There is a momentary lull that follows. I try to navigate up and around the barricades to Via dei Fori Imperiali, hoping to catch a glimpse of the Colosseum, but the weight of the crowd is making me uncomfortable, as are the lit cigarettes that people feel compelled to hold low at their sides despite close quarters.

I retreat back to Piazza di San Marco and remain there for the duration of the parade. As regiments and brigades stream past in vivid hues, I find myself among some equally colorful people. At 5’5” tall I’m struggling to see past the heads in front of me, yet to my left is a woman who is far shorter. While I’m straining forward on the balls of my feet, she jumping—literally jumping—up and down, talking incessantly all the while on her cell phone. The phone rings. “Pronto,” she says. Again, it rings. Again, “Pronto.” Over and over again.

Directly in front of me is a young couple who are doing three things that annoy me greatly. First, the man is holding an umbrella above his girlfriend’s head as if it were a parasol and she was a Southern belle with a delicate complexion in need of protection from the midday sun. Second, even though this Romeo has the manner of an Ashley Wilkes, he has the roving hands of Rhett Butler, which is, shall we say, distracting. And finally, Scarlett has the unforgiving habit of thrusting her camera out at arm’s length in every direction, blocking and very nearly whacking everyone around her, as if the parasol wasn’t bad enough. When her storage card gives out midway through, I smile in silent revenge. That is, until her free hand allows her to light a cigarette.

And finally, there is the man behind me. He taps me on the shoulder and when I turn he makes a motion with his hands like a musician playing the trombone and says, in broken English, “zoom, zoom.” I have a telephoto lens on my camera and at first I think he is irritated with me for using it. And what about Scarlett O’Hara, I think. Surely she’s blocking your view with her flailing camera arm more than I am in lifting mine up to my eye? But no. He isn’t angry with me. Not at all. He’s trying to tell me something, although neither of us have the language skills to communicate properly. When he taps my shoulder again and points toward the sky, I am just in time to catch a fly over by Italy’s Frecce Tricolori—nine jets in tight formation, releasing streams of red, white, and green smoke behind them. I follow them to the horizon with my camera and in seconds they are gone. Grinning broadly, I turn to my new friend and say “Grazie, grazie, grazie!” He nods and smiles back.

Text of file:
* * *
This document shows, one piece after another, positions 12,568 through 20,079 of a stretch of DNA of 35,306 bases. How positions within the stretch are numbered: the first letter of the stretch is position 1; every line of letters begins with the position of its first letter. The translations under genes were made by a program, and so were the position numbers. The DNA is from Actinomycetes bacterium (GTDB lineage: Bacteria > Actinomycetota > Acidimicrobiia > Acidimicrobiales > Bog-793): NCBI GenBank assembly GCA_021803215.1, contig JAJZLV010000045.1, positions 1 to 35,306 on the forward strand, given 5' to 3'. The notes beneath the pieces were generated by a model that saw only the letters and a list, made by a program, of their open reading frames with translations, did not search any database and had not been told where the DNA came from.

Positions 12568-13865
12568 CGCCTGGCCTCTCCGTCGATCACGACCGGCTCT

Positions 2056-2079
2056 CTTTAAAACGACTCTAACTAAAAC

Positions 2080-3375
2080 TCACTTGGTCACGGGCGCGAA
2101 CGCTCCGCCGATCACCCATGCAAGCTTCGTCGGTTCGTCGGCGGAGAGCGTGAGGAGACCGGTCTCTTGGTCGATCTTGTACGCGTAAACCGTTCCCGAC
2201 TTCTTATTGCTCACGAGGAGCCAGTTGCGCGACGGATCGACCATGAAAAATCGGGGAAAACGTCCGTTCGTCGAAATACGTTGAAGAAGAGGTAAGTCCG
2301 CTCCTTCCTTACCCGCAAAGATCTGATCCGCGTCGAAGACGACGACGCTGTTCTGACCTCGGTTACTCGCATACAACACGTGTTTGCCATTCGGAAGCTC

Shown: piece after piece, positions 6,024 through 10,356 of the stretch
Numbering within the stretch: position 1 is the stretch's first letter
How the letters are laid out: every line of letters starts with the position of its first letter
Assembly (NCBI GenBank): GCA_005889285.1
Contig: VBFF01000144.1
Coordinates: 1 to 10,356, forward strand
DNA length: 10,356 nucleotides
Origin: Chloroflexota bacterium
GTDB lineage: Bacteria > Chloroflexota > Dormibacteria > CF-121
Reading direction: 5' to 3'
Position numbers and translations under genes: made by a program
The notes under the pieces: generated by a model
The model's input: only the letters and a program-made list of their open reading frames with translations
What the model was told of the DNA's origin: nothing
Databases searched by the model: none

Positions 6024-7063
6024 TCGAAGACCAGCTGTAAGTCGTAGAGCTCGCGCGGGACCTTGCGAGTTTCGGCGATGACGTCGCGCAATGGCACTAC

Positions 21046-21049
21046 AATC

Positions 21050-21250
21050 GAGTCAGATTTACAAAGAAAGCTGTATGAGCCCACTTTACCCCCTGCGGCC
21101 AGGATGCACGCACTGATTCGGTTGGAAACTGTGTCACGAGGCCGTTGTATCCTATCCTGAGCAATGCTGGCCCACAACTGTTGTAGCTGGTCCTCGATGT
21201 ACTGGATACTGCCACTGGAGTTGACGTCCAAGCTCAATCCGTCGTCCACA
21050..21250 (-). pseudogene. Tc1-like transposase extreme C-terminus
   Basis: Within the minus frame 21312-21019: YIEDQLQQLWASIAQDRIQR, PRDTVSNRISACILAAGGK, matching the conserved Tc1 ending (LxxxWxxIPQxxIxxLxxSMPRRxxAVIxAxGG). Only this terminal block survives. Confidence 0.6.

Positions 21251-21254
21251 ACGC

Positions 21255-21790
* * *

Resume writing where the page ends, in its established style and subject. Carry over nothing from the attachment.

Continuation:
As the crowd disperses, I make my way past the Pantheon to Piazza Navona. I grab a mortadella sandwich from a small shop nearby and eat it in the square. Afterwards, I start to search for the nearest 110 Open bus stop, which is only vaguely suggested on the map I received with my Caravaggio card. The red double-decker busses are easy to spot in traffic, but following them is a chore. When I snag one at last, I climb up to the top deck, lean back, and ride for the duration, past St. Peter’s and the Vatican, and Piazza del Popolo, all the way to Termini Station.

I duck in to the station briefly to get a train ticket for tomorrow’s trip to Arezzo, which will save time in the morning, then I head to a trio of churches to finish out the afternoon: the papal basilica of Santa Maria Maggiore; Santa Maria sopra Minerva, the only Gothic church in Rome; and San Luigi dei Francesi, home to Caravaggio’s paintings depicting the life of St. Matthew. Somewhere I read that there are more 900 churches in Rome. I visited four on my first trip, so that even with another three under my belt, I have at least 893 to go. It’s such a shame, I suppose I’ll just have to come back.

For a celebratory end to the day, I decide to walk through the Jewish Ghetto for dinner at Da Giggetto, next to the ancient ruins of Portico d’Ottavia. I order the house specialty—a Carciofo alla Guidia, or fried artichoke “the Jewish way”—as well as a rice, mozzarella, and tomato ball to start, along with a veal roulade as my secondi piatti. There is a young man from Korea dining solo nearby and he comes over to ask for help with the menu when he sees I have a book of food translations. I chat, too, for a bit with an American family of four and enjoy overhearing snatches of their conversation. Their son and daughter are excited to be here, exploring a new culture in a foreign land, and their enthusiasm for new things is contagious. At the same time, their pleasure in each other’s company leaves me feeling a bit homesick for those I love. After dinner, I walk to the Ponte Garibaldi to call my nephew to wish him a happy 19th birthday, and to gaze one last time at the dome of St. Peter’s.